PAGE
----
Math 387, Spring 2009: Information and Policies

Link to class schedule.     The calendar will contain information on all courses I am teaching.

Instructor:

M. Randall Holmes

Schedule:

We meet Monday, Tuesday, Wednesday and Friday in MG124, from 11:40 am to 12:30 pm. On Tuesdays we will often meet in MG104 (the Maple computer lab), which is reserved for this class T 11:30-12:30. We will meet in MG124 on the first day of class.

Office and Hours:

Office: Math/Geology 240A. Hours: To be determined after consulting you all. See ``open office policy'' below.   It seems likely that I will hold official office hours at least during the hour before the meetings of this class and after my other one (10:40--11:30 MTWF).

Telephone:

My office telephone number is 6-3011 (426-3011 from off-campus). My home telephone number is 345-2899: students are welcome to call me but please no calls after 8:30 pm any day or between 6 pm Friday and noon Sunday.

Electronic Information:

e-mail: holmes@math.boisestate.edu
WWW (web page): http://math.boisestate.edu/~holmes

 

I read my e-mail constantly (during the working week) and respond promptly.

The electronic version of this syllabus is the official syllabus, is subject to change, and any changes will be posted there and not distributed on paper.

Electronic announcements for this class (and announcements to both classes) will appear in three different ways.  Announcements tied to specific assignments will appear on the class schedule.  Notice that the class schedule includes assignments for both classes:  you should be able to tell which ones go with Math 387.  Some announcements, especially documents such as old sample tests, will appear on my main web page where the pointer to this syllabus appears.  Occasionally I may send e-mail to the entire class.  Make sure either that you read your Boise State e-mail regularly or forward your Boise State e-mail to an account you do read regularly.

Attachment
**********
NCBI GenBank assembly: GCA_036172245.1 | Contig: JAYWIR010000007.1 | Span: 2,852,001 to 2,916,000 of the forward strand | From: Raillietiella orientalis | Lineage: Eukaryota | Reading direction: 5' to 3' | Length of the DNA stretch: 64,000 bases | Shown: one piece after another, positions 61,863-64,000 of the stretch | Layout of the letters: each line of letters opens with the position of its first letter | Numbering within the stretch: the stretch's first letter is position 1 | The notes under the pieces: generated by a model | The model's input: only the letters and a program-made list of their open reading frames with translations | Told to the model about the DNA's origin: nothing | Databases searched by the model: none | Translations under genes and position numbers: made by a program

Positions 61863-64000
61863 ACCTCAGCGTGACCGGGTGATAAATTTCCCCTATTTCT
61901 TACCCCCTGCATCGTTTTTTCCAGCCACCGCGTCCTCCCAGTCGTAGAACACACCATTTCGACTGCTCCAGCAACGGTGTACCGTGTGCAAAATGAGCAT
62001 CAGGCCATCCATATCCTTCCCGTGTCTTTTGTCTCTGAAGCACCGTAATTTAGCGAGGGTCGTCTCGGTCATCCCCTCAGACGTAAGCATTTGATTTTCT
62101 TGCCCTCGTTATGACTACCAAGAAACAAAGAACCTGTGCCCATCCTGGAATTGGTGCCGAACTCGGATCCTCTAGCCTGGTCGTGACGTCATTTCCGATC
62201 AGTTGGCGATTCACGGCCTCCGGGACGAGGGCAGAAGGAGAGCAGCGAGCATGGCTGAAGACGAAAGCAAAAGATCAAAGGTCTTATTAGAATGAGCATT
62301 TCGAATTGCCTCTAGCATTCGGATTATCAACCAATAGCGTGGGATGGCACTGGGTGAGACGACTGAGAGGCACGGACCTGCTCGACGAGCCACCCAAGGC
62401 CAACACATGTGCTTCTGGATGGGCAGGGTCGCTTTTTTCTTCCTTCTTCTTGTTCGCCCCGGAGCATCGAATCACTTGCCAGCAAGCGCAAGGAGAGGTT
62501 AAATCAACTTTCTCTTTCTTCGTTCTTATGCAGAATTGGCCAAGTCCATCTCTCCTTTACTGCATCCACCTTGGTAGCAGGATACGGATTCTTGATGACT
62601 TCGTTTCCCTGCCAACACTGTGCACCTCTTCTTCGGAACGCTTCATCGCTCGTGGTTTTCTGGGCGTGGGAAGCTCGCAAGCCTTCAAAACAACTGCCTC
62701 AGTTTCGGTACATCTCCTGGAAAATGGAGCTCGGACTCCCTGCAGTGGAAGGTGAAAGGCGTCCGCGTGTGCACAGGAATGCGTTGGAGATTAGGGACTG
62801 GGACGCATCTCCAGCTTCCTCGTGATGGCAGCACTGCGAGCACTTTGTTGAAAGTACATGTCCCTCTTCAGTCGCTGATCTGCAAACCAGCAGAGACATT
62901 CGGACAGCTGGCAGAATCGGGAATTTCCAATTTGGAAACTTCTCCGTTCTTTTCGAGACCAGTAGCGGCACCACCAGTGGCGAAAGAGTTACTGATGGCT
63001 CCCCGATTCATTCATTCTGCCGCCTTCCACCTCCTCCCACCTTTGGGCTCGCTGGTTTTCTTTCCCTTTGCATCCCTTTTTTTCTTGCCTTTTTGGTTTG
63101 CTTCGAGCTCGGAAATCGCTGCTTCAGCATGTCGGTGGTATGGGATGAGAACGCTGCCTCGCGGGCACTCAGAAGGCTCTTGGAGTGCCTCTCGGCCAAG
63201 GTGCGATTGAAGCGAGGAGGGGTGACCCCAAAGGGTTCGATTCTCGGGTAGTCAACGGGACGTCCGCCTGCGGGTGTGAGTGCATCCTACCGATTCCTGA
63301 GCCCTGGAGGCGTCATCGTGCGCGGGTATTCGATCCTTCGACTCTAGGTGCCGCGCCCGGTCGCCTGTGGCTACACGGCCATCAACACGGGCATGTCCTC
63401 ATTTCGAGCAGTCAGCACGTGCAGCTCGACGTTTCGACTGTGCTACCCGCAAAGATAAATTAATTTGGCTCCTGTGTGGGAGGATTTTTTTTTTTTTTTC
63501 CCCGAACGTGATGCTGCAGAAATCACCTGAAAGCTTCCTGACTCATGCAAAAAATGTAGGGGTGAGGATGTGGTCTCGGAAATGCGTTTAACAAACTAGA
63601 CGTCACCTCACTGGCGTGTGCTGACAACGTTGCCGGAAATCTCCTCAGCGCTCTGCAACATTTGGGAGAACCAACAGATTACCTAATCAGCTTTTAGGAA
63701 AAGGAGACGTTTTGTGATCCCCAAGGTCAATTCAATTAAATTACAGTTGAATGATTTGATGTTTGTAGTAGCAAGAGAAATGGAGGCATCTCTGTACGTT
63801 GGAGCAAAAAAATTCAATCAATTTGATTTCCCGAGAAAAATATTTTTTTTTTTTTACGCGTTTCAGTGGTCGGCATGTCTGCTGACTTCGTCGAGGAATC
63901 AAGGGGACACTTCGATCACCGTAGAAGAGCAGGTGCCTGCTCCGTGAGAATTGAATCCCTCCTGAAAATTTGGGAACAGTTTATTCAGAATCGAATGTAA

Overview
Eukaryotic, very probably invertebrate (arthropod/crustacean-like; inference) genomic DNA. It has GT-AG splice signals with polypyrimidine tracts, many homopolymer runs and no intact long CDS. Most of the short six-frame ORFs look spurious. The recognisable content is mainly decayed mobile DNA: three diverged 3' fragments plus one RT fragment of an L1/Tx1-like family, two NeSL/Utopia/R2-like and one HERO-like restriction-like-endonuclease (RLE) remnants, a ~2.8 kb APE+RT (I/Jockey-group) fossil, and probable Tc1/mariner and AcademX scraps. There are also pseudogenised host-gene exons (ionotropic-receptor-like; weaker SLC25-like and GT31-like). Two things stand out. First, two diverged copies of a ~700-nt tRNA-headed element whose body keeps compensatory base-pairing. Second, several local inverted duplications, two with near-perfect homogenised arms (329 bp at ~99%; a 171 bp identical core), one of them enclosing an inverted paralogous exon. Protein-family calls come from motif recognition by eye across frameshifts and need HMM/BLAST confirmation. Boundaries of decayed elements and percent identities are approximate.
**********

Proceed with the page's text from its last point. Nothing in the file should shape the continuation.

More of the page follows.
Title of Course:

Math 387: Discrete and Foundational Mathematics II. This is section 001.

Textbook:

For the foundational part, our text will be online lecture notes prepared as we go by myself. For the combinatorics part (which is likely to involve some abstract algebra), the text, available in the bookstore, is Discrete Mathematics (2nd ed), by Norman Biggs. You should buy the book, though we will not be using it initially. Austerity policies imposed by the budget holdbacks and pending budget cuts mean that I will not print copies of the online lecture notes for students.

Dates:

The add deadline (and deadline for dropping without a W) is Monday, February 2.

The drop deadline is Monday, March 2. Petitions to drop classes after this date are almost always unsuccessful.

Dates for in-class exams: 6 Feb; 27 Feb; 3 Apr; 1 May. The last exam date is firm: it is the last possible day before dead week. All exams will be given on Fridays.

The final exam will be Thursday May 14, 10:30-12:30.  It is useful to be aware that final examinations, unlike hour examinations, are always open book in my classes. It is your own responsibility to print a copy of the online lecture notes for use at the final.

Electronics:

I'm not at all sure what to say about calculator use in this class. In the foundational part with which we start, calculators should be irrelevant (but might not be). In the discrete part, I am not sure what the calculator policy will be. It may prove advantageous to allow use of a TI-89 on exams or it may simply prove irrelevant; it depends what we do.

You may not use cell phones or PDAs (such as Palm Pilots or Pocket PC's) as calculators during any exam. No exceptions will be made. These machines have communication capabilities which are inappropriate in this context. You may not listen to Walkmans or portable tape or other media players during an exam.

Blue Books and Examination Protocols:

Due to austerity measures imposed on the department by budget holdbacks and pending budget cuts, I am not allowed to print exams in a format with room for you to write your answers on the exam paper. Therefore you are required to supply me with blue books on which you will write your exams. Before the first test, and preferably by the end of the second week of classes, you are required to supply me with twelve 8.5 by 11 (large size) blue books for your use during this semester. You can purchase these at the bookstore. I will distribute blue books at the exams. If you use more than expected (I'm allowing for 2 at each of the 4 hour exams and 4 at the final) then you need to make up the lack before the next exam. If you do not supply me with blue books you may or may not be able to take the exams depending on whether I bring extras or not (I make no promises in this regard).